Fufu (say “FOO-foo”) is another fun eat-with-your-hands food and is, in fact, Sarah’s favorite. Esalla (“eh-SA-la”) the House Girl and her mother, who is the Good Guard Abulai’s wife, made fufu for lunch on Friday. They started with a certain kind of yam that is apparently unavailable in the United States, peeled and boiled it and put it into the fufu pot to get the life mashed out of it. They mashed the yams with big long bludgeons until the yams looked like mashed potatoes. Then they mashed them some more and mashed them and mashed them. And then they kept mashing them and adding more water and folding over the yams so they wouldn’t stick to the bottom of the fufu pot. And then more mashing. And then more mashing. And mashing. And then Sarah mashed some. And then I mashed some. And then Esalla and her mother mashed more. And finally, after a few more mashes for good measure, the yams looked like a big squish of play-dough, but just slightly more gelatinous. So Esalla and her mother used their hands to smash the fufu into individual serving sized balls, and we ate it under a peanut and chicken soup.

Since Sarah has an ice cream maker, we also made papaya frozen yogurt, which is totally a health food, so eat up. We made papaya milk, a delight from Taiwan, and Sarah taught me how to make yogurt, so I’m excited to try that soon (nothing like growing bacteria in your kitchen deliberately for consumption). I tried my first cashew fruit today; it was difficult to eat something that sucked all the moisture out of my mouth even as its juice threatened to run down my chin.

And now, What I’ve Learned So Far:

1. If you go to a tailor to have some clothes made, and he refuses to take your measurements but instead relies on your friend to do it even though your friend claims not to know what she is doing, you should run away immediately. In no way should you leave your very beautiful fabrics with this man. Otherwise, all your new clothes may end up being incredibly huge—as in, wear-with-a-friend, pregnancy-might-help-for-the-middle-but-even-that-won’t-help-these-huge-arm-holes large. The “A-line” [read: Rectangular] skirt has a drawstring, so it is mostly okay (if not the most flattering). The skirt’s pockets are completely fantastic, so that is an upside at least. But the dress was mildly horrific and a little bit falling off, so we asked him to take about two inches off the sides, and now it too is mostly okay. In other clothing news, I had asked for two A-line skirts from another seamstress, and they are mostly okay except the elastic is too small in the waist and threatens to bisect me. I was given a choice of a button-and-zipper waistband, an elastic waistband, or a drawstring waistband. I chose the drawstring and got an elastic waistband with a hook and zipper. Oy. Sarah says we need to cover our heads when we go into the village to maintain the height of modest, so the tailors used my extra fabric to make head scarves. I’ve been experimenting with the head scarves, and it isn’t bad at all. Since the shower has no hot water, mid-afternoon is the ideal shower time, and without hairdryers or curling irons, wearing hair you can be proud of becomes a challenge. But we don’t have bad hair days in the village. Pirate hair days, or the occasional gypsy hair day, sure. But never a bad hair day.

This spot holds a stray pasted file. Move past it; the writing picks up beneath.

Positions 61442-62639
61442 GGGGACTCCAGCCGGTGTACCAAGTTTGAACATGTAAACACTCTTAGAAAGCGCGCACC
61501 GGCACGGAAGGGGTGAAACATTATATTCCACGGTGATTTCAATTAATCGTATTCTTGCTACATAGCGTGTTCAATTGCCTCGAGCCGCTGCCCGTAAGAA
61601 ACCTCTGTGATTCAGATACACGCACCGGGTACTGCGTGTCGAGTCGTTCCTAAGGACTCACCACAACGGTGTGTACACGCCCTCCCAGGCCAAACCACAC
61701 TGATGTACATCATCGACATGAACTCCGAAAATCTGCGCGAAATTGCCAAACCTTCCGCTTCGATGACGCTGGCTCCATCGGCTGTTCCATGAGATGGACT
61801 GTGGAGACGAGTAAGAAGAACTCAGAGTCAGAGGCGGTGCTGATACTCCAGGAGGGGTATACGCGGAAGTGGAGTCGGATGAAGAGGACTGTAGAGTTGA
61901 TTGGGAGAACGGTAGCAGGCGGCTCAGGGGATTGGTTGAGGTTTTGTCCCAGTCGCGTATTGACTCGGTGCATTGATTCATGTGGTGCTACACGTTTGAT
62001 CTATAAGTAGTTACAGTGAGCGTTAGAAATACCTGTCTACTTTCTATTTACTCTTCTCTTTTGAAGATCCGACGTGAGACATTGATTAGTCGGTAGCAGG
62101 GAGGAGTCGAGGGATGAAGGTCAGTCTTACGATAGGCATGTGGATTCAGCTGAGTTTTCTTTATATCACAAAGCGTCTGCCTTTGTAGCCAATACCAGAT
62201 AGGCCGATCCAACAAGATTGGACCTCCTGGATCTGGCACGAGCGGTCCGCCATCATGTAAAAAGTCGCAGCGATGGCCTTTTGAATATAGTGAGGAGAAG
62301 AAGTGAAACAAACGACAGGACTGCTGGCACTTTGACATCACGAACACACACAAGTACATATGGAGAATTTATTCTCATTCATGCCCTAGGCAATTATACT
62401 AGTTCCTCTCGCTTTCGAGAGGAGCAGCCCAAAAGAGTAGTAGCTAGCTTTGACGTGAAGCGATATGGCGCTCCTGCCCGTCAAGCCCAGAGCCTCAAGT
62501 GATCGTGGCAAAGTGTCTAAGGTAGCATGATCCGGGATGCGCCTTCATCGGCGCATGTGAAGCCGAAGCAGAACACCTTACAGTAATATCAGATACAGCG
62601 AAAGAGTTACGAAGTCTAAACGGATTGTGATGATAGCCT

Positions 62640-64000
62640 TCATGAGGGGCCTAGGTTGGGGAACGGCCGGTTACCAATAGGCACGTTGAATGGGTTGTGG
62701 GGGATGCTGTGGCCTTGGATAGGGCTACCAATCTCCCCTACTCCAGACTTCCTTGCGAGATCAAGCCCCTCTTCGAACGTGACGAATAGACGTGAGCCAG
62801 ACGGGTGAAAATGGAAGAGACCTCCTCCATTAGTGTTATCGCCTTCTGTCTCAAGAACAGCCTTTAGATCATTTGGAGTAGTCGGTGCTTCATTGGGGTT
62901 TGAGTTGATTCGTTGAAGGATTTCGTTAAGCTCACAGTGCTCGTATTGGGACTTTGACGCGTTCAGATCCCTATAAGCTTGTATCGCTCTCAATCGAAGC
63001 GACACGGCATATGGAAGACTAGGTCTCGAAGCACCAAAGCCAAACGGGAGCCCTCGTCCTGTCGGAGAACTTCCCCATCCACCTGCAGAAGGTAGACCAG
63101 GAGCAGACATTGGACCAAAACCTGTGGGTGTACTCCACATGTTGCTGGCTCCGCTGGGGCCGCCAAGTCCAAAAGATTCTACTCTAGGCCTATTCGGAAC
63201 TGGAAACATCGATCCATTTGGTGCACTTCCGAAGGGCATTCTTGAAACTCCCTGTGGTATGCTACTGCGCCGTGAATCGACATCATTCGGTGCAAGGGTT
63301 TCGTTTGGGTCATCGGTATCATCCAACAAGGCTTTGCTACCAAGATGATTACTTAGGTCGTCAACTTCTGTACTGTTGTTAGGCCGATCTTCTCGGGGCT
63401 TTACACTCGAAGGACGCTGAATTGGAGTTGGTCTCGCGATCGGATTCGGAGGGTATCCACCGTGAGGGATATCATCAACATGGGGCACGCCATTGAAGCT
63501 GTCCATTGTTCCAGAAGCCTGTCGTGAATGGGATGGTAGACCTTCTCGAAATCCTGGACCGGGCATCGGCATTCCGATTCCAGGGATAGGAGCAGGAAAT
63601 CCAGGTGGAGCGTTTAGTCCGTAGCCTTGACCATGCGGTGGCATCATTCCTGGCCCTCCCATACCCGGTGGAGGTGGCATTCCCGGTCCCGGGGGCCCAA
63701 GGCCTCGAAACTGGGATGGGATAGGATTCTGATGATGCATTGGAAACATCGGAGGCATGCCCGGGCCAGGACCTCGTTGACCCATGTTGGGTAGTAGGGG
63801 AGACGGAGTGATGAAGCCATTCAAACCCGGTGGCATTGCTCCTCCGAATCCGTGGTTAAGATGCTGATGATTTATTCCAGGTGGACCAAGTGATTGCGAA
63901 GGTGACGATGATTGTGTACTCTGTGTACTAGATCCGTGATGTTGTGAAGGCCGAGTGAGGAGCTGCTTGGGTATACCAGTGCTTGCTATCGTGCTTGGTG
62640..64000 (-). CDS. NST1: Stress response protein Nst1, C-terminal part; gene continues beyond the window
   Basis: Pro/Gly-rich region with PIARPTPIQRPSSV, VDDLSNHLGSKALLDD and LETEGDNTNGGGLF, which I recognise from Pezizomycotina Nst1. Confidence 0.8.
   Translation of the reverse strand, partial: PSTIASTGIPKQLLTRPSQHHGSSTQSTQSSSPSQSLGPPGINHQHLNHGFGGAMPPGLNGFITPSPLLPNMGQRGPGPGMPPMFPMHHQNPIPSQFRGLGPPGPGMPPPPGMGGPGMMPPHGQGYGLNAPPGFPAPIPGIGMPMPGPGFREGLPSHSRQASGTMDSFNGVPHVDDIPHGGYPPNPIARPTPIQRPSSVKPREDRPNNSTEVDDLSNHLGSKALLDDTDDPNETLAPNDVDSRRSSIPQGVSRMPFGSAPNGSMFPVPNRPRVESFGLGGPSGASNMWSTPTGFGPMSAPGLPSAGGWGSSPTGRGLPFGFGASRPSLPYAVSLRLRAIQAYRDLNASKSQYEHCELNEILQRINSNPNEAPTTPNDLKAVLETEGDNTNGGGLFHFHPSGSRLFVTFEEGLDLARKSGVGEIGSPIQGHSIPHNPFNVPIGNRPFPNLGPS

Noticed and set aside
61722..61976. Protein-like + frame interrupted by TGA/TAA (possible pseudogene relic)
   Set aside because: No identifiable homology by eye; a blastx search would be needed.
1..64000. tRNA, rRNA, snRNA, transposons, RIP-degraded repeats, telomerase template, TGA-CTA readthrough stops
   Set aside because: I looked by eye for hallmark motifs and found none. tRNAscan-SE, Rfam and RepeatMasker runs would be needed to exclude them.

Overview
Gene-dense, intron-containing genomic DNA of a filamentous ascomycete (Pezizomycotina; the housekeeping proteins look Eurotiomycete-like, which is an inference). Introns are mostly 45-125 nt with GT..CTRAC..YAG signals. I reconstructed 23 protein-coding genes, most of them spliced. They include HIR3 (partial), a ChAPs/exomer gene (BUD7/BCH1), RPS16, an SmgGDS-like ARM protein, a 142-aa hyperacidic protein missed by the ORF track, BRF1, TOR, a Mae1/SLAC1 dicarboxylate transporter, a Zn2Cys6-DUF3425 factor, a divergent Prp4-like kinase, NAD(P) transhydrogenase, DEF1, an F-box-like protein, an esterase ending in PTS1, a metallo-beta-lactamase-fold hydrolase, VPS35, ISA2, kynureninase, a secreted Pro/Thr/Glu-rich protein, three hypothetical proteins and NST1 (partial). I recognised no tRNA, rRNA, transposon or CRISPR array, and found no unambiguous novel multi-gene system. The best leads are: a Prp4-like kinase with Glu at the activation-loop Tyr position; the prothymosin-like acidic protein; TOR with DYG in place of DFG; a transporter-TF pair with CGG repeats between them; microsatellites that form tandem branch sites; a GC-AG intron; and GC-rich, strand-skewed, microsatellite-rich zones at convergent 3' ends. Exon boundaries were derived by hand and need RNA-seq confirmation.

2. Kids make a lot of laundry. The Esalas celebrate a different activity each night of the week: Sunday is Game Night; Monday is Family Meeting Night; Wednesday is TV Night. And Saturday is Date Night. Date Night is, naturally, only celebrated by Sarah and Nathan, but it recently became the best big fun when I invited the three Esala girls over on Saturday evenings for Date Night with Aunt Christina (because I can beat an early bedtime any day). We have a picnic dinner on the floor and then do some fantastic activity after dinner. Last week we baked a cake and drew faces on the backs of each other’s toes to make little rows of people we could watch dance in the mirror. The first night, Sarah had to bribe the girls to come with kool-aid and ice cream, but they seem to have warmed up quickly. And my laundry for the week in the towel-and-washcloth area triples in those few hours.

3. There’s totally a phone tree. Sarah and I drove maybe 5 or 10 minutes toward the Middle of Nowhere to a certain large tree, around which cell phones tend to get reception if the wind isn’t too strong. I called my family and talked for about 40 minutes for the bargain price of 5 dollars. “Who needs a phone booth?” Sarah says. Well, who does?

This week’s Suggested Prayer Topics are Karissa’s schooling, our upcoming vacation, and praise God for dead mice. Also, Nathan has been traveling a lot lately and is, in fact, traveling now.

1. Karissa’s schooling is going well, but we’re still looking for the right workload for her. I don’t know what 3rd graders should be expected to do. We’re trying to find a place where Karissa gets a good education without being unnecessarily overwhelmed.

2. We’re going on vacation next Friday. Just a weekend trip to a game reserve in . . . the country just north of Ghana, name very similar to Burkato Faso, but probably not spelled like that.

3. Dead mice are my favorite kind. I’ve experienced no mouse activity since Crafty Glutton. Woohoo!

4. Nathan and his Ghanaian colleges have been traveling around to various Konkomba villages to share with them about their work. They left Monday morning, and I don’t think anyone quite knows when they’ll be back.

I think that’s about all I’ve got. Just in case you’re interested, Katie My Sister has made a blog for me. So if you are more of a blog person than an email person, you’re invited to <>. Also, I’m hoping to get some photos to Katie My Sister so she can put them online. That website is <>. If all goes well, you can expect to find pictures of Date Night, mafia mouse poop, and various yard animals, plus short videos of Fire Festival and fufu making. I got a very fine picture of some furry pigs; unfortunately, they turned at the last second and left me photographing their backsides. Well, you can’t have everything. Just so you know, I took no pictures of dead mouse bodies, so please be at peace and approach my photo website with confidence.